Industrial real estate sector closes Q3 with strong fundamentals

Jessica Perry//October 10, 2022

Industrial real estate sector closes Q3 with strong fundamentals

Jessica Perry//October 10, 2022

Rounding the corner on 2022, the industrial real estate sector closed the third quarter with strong fundamentals. The vacancy rate is under 3% while rents continue to grow as demand refuses to abate, despite potentially brewing economic headwinds. In the region, that differs slightly from the national picture where Cushman & Wakefield reported industrial supply outpaced demand for the first time in eight quarters.

But that isn’t the case in New Jersey.

Here, net absorption and demand are still neck and neck. Despite construction, fierce demand keeps preleasing strong with about 90% of under-development product spoken for. “As of yet, we have not seen the uncertainty in the national economy directly impact the imbalanced supply and demand curve found in our region,” said James Delmonte, vice president and director of research at NAI James E. Hanson.

JLL Vice Chairman and Head of the Northeast Industrial Region Robert Kossar

“It’s the diversity of demand that is so key,” JLL Vice Chairman and Head of the Northeast Industrial Region Robert Kossar told NJBIZ just ahead of the close of Q3. “Industrial isn’t just e-commerce these days. Everyone’s trying to right-size their supply chain. Everybody’s trying to get closer to the customer, which goes super well for New Jersey.” On top of that, Kossar added that compared with most states, New Jersey has a “good labor story,” as well, which is becoming increasingly important to occupiers.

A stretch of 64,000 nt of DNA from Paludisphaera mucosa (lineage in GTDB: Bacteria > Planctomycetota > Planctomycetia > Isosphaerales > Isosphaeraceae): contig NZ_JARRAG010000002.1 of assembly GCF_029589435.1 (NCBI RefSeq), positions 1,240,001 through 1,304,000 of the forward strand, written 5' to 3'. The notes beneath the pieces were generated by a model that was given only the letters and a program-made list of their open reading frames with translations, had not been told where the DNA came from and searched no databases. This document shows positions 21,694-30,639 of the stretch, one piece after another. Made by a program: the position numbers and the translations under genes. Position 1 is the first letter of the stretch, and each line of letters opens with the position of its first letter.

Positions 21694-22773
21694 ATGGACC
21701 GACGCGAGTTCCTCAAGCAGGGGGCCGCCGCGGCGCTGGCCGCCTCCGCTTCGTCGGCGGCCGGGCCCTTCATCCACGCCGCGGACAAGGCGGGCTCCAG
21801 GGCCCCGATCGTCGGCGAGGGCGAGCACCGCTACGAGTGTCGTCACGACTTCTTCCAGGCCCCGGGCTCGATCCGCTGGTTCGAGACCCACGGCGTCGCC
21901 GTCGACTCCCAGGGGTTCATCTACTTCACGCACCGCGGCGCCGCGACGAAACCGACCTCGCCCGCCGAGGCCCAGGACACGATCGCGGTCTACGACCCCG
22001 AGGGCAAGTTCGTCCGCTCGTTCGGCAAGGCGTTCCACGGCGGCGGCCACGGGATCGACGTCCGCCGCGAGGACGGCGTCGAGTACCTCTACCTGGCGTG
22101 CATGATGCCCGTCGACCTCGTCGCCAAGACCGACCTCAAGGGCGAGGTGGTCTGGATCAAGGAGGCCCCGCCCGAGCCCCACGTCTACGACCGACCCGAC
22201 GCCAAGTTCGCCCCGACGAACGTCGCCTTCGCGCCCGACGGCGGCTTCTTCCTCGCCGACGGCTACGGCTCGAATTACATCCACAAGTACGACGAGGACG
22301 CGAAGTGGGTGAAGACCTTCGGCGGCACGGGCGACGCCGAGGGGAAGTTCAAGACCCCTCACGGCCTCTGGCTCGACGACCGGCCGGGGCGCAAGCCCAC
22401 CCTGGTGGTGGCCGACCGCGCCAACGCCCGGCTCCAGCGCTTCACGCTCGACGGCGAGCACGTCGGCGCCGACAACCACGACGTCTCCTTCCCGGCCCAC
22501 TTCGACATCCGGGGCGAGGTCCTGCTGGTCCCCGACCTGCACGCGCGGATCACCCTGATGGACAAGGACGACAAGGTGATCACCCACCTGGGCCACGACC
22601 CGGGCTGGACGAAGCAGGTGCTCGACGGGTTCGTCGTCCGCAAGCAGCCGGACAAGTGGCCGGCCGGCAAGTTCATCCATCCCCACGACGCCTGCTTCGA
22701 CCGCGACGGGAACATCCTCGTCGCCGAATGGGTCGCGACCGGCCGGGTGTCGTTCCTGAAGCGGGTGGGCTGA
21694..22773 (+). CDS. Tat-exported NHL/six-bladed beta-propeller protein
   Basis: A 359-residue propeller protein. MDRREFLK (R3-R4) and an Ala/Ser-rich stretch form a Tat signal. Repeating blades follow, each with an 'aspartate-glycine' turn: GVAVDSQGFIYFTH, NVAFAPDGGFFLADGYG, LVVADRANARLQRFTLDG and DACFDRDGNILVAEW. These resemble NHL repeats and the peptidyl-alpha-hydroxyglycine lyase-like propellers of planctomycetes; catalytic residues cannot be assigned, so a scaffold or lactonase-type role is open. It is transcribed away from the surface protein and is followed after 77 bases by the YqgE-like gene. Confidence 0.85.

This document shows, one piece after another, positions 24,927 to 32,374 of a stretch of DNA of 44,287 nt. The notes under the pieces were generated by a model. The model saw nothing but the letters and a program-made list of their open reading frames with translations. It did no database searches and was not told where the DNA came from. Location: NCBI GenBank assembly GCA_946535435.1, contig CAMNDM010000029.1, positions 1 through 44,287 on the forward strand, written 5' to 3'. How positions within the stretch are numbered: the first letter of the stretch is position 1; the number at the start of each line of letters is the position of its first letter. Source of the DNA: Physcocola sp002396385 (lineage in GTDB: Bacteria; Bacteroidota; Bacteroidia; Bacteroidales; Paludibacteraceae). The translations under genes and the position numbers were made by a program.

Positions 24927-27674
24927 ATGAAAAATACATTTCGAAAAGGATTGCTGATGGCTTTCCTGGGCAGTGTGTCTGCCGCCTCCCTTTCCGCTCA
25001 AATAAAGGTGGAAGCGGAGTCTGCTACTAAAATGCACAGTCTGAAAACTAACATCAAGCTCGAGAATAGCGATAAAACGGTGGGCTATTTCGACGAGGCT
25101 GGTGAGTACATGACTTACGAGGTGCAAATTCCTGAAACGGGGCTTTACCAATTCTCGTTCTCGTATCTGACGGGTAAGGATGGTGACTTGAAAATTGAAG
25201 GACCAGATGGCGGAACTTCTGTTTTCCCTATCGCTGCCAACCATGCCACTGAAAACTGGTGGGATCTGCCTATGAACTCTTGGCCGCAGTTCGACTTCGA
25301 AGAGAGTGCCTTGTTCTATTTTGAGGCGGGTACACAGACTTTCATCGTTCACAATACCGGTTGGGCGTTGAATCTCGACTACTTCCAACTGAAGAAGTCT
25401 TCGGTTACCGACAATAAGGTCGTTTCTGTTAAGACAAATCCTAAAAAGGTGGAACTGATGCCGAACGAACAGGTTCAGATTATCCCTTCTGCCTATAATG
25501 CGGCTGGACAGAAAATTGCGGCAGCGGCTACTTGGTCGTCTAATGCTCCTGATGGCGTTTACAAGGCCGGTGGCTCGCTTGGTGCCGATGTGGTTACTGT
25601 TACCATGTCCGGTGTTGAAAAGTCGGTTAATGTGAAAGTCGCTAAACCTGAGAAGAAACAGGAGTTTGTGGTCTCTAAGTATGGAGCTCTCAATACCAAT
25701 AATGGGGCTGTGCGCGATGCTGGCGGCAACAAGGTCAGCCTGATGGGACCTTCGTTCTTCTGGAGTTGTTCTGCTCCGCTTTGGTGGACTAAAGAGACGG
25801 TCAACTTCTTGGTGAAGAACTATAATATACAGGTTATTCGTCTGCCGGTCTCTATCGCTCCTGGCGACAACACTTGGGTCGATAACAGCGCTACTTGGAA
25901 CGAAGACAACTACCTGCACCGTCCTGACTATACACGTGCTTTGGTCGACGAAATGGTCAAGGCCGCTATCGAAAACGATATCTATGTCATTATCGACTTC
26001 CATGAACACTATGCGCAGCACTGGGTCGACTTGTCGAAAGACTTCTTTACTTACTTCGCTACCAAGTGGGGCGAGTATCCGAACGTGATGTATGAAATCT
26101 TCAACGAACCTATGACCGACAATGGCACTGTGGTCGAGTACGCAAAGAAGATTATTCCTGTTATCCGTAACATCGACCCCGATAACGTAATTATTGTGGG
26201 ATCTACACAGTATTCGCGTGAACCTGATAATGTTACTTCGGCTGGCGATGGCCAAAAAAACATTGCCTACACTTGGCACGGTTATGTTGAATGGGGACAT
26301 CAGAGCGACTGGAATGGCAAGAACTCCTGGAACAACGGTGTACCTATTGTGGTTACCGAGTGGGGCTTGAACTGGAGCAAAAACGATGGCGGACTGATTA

“[I]t doesn’t matter if you’re a brick-and-mortar store of a manufacturer, or any kind of wholesaler — it doesn’t matter what you do right now. You’re trying to expand your inventory because you don’t want to get caught without products and you’re wanting those products to be closer to the customer,” he said. “[W]hether they’re an appliance manufacturer and wholesaler or a retailer with physical brick-and-mortar stores and e-commerce, or a medical device manufacturer that needs to distribute locally. I mean, they’re all active right now.”

Construction is also on the upswing. According to JLL’s Q3 Industrial Insight, building is at “its highest level in history,” with approximately 27.2 million square feet under development – double that of 15 months ago – and 17.7 million square feet having broken ground in the Garden State year to date. According to NAI Hanson’s 3Q 2022 Industrial Report, 16.5 million square feet of new construction is expected to be delivered over the next five quarters across North and Central Jersey.

2022 Q3 total vacancy rate

For now, the north leads the way, with the Ports – and its 1.8% vacancy rate – still seeing the most activity, boasting the highest rentable building area (5.2 million square feet) under construction, according to NAI Hanson. Following that was Exit 10/12 with a 1.6% vacancy rate and 3.2 million square feet RBA under construction, reflective of an inevitable change in focus due to space constraints. JLL reported the highest concentration of new development is in Central Jersey, where construction is up nearly 40% over last year.

Kossar said that beyond demand, rental increases still warrant all that development. In its Q3 report, JLL found asking rents were up 34% for the past 12 months for an average total asking price of $15.56 per square foot. “Because construction pricing has increased so significantly with inflation,” Kossar said, “the landlords also need those higher rents in order to make the deals work.”